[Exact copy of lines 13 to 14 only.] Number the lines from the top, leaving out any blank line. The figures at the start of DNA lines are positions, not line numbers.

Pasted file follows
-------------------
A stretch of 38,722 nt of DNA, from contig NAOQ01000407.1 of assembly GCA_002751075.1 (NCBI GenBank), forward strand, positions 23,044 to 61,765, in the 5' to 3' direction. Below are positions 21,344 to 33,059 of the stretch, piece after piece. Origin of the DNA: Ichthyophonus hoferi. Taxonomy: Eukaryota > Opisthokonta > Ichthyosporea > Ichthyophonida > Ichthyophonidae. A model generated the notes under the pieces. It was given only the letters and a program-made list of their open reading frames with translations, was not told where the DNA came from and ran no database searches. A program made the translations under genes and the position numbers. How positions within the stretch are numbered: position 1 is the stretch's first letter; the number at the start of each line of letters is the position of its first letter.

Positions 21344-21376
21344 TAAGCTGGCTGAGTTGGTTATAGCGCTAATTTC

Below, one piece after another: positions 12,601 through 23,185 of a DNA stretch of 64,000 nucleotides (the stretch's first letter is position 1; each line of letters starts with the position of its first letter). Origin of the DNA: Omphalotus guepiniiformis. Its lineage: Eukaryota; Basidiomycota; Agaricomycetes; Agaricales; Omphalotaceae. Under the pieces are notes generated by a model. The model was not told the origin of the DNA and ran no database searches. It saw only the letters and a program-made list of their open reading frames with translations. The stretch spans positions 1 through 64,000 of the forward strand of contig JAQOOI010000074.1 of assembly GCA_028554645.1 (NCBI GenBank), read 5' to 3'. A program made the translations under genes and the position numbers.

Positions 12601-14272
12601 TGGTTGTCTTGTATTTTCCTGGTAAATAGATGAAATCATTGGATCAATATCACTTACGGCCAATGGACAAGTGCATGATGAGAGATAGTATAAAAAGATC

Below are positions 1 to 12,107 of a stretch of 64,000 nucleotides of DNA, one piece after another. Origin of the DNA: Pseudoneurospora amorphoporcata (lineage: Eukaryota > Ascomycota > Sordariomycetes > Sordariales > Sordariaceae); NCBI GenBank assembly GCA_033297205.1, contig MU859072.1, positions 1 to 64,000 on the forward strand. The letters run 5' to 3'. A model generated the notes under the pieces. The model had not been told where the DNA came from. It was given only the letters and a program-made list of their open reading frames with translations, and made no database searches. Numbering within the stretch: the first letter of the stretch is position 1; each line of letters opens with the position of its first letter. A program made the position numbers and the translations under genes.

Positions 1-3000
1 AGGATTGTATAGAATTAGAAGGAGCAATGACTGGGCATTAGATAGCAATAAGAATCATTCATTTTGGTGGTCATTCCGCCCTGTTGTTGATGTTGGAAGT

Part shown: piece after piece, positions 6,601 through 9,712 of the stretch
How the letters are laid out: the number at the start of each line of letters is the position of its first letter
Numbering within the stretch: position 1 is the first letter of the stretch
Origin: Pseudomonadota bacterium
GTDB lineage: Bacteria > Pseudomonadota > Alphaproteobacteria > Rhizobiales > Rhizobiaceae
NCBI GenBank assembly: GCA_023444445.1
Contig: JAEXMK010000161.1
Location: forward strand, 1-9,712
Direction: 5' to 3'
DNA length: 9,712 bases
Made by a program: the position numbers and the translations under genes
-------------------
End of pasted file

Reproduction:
Origin: Pseudomonadota bacterium
GTDB lineage: Bacteria > Pseudomonadota > Alphaproteobacteria > Rhizobiales > Rhizobiaceae